One of my favourite cities ever!

Trip Start Sep 19, 2009
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Trip End Oct 10, 2009


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Flag of Georgia  ,
Sunday, September 27, 2009

Tbilisi Tbilisi... Where to start... It was one of the most positive surprises I ever experienced while traveling. I didn't really know what to expect after all the mixed stories, but I was definitely expecting something more sad, more groomy, more poor, more closed down, more dangerous. Instead a lively, international, idyllic city was waiting for me. It was a totally different world compared to Yerevan. Of course most of the city is still run-down after a sad history, but still the city impressed me.


So I took a night train from Gyumri to Tbilisi. The trip took some 8 hours, again three times more than with a car but much more fun. Plus I saved a night when I spent it in train. There were two of us in the cabin for four, my "roommate" didn't talk much nor caused any trouble for me. The electricity was out from our room and the train was a bit run-down, but everything went fine, and in the morning I woke up in Tbilisi train station. Tbilisi train station as such was a mess, nothing like the pompous station buildings in Armenia, but I later found out they are currently building a nice, fancy new train station.


When I get off the train all I knew was the street I was going to, where Gina's Guesthouse was located on. I didn't know how to get there, or whre the train station was. I was a bit scared wondering in the train station, because I had heard several stories how dangerous Tbilisi. Thankfully, an english speaking guy/taxi driver came to talked to me and said he knows where the street was where I was going to. Surely I had to pay him more than I would pay to normal taxi, but at the moment I didn't care, I just wanted to go to the guesthouse, be safe and sleep a bit. And so i did. Btw, the reputation of Tbilisi being dangerous turned out to be false. I had no trouble there at all, even when I was walking alone at night. And people said the place is safe now,  but wasn't before. It felt safe, just like any other major European city. But the reputation was hanging in my mind, which in part probably made me more careful.

Driving from the station along Rustaveli Avenue to the edge of the old town was fantastic. I had no idea that Tbilisi's main avenue, Rustaveli, could rival with those in central Europe. Its not as massive as Champs Elysee or some others, but every bit as nice, impressive and atmospheric. The home accommodation was excellent, a room and breakfast in a house which was excactly the kind of traditional georgian house I had imagined. Colourful, lots of art, cats, complex, a bit run down. I had such good impressions of the place (both the city and the house) that I decided to stay for four nights. Btw those who are going to Tbilisi and thinking about staying in Marjanishvili where most of the home accommodations are, keep in mind that the location of Gina's Guesthouse in 100 times better. Marjanishvili is a nice area too, but rather far from the old town and from Rustaveli, which are, after all, the most interesting places in the city.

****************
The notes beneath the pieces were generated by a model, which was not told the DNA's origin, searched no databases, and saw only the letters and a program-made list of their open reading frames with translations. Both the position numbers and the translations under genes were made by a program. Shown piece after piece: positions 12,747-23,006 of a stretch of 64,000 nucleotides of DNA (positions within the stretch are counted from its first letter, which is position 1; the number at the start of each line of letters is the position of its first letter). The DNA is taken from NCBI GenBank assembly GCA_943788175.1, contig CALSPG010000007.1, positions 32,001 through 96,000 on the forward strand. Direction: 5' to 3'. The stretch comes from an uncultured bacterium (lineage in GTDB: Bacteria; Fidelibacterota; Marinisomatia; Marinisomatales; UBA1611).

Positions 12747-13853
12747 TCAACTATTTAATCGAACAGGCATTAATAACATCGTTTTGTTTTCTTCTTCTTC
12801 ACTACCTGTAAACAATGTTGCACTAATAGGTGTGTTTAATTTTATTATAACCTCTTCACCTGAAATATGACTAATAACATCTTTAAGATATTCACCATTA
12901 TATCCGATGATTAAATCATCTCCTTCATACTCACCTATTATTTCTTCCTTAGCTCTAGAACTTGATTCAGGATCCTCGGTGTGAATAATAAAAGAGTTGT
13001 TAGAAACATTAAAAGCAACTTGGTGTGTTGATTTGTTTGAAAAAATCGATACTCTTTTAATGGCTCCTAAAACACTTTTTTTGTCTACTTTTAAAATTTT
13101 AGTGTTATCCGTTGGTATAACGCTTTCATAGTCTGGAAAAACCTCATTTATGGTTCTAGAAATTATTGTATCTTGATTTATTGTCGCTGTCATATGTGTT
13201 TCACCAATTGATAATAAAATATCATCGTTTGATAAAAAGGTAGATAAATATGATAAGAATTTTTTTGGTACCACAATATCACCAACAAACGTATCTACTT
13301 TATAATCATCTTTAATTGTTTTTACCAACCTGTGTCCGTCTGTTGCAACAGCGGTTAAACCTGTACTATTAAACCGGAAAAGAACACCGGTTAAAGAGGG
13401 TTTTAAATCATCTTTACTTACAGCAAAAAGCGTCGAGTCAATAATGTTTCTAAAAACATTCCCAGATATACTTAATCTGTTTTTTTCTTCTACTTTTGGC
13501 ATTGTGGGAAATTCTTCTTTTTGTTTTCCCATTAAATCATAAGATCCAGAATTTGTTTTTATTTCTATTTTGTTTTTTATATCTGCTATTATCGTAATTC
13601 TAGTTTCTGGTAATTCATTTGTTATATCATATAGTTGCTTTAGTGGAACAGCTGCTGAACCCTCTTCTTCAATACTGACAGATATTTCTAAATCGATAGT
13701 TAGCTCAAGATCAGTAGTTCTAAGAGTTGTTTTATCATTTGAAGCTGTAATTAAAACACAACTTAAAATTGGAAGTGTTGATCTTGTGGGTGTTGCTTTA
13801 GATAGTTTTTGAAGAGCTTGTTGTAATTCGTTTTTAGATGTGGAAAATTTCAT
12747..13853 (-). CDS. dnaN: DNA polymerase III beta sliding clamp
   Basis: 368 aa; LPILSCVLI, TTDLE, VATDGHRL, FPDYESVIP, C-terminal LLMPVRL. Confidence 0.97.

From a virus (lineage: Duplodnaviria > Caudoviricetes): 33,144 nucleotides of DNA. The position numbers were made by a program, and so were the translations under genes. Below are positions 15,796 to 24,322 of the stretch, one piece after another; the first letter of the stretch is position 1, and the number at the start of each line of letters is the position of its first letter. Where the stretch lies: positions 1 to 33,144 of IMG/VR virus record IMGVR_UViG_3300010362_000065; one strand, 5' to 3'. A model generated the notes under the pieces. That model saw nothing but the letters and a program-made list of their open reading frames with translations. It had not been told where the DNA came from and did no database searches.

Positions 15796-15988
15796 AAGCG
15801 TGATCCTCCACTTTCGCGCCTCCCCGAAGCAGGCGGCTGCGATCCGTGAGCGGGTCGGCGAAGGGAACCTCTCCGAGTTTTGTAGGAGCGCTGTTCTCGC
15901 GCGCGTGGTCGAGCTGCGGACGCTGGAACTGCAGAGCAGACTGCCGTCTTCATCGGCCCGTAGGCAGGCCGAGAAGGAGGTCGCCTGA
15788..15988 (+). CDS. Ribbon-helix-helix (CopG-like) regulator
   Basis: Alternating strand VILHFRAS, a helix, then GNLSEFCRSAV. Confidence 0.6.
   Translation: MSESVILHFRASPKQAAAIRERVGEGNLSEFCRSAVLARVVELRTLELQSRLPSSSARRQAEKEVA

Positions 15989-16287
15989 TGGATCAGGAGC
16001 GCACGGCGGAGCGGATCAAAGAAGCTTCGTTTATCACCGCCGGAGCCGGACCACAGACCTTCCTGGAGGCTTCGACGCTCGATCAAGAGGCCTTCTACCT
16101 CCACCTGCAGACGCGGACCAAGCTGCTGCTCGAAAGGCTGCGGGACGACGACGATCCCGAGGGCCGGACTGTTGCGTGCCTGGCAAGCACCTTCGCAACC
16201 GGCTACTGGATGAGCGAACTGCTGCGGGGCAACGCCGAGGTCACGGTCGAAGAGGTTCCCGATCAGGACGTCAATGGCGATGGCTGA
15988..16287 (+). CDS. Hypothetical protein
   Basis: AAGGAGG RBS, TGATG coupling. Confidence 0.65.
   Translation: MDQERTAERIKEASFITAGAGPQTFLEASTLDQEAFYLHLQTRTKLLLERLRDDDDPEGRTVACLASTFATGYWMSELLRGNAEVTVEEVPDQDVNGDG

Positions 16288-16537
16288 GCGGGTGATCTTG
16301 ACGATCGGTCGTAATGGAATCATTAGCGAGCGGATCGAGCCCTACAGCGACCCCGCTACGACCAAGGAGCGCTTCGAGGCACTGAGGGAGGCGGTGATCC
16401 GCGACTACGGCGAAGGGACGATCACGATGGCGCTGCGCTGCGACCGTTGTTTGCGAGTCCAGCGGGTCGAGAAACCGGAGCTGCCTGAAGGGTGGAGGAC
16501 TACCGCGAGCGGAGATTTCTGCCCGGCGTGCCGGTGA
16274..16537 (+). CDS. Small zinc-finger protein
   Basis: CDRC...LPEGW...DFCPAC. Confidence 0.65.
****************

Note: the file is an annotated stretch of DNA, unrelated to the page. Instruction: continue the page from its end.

I took a metro (more modern and with much more stations than the one in Yerevan) to Republic Square where Rustaveli avenue started (and where they have the only McDonalds in Tbilisi) and decided to walk it down where it ends - Freedom Square on the edge of the old town where the guesthouse was. I wanted to walk this avenue which was so much more than I expected in Tbilisi. All the houses were renovated, the street was clean and it was bustling with people, restaurants, cafes and shops - and of course some churches, those are the trademark of Tbilisi, churches churches churches. Georgia is the second oldest Christian country in the world, after Armenia. Tbilisi has remained much as it was before, while Yerevan was completely re-done in soviet times.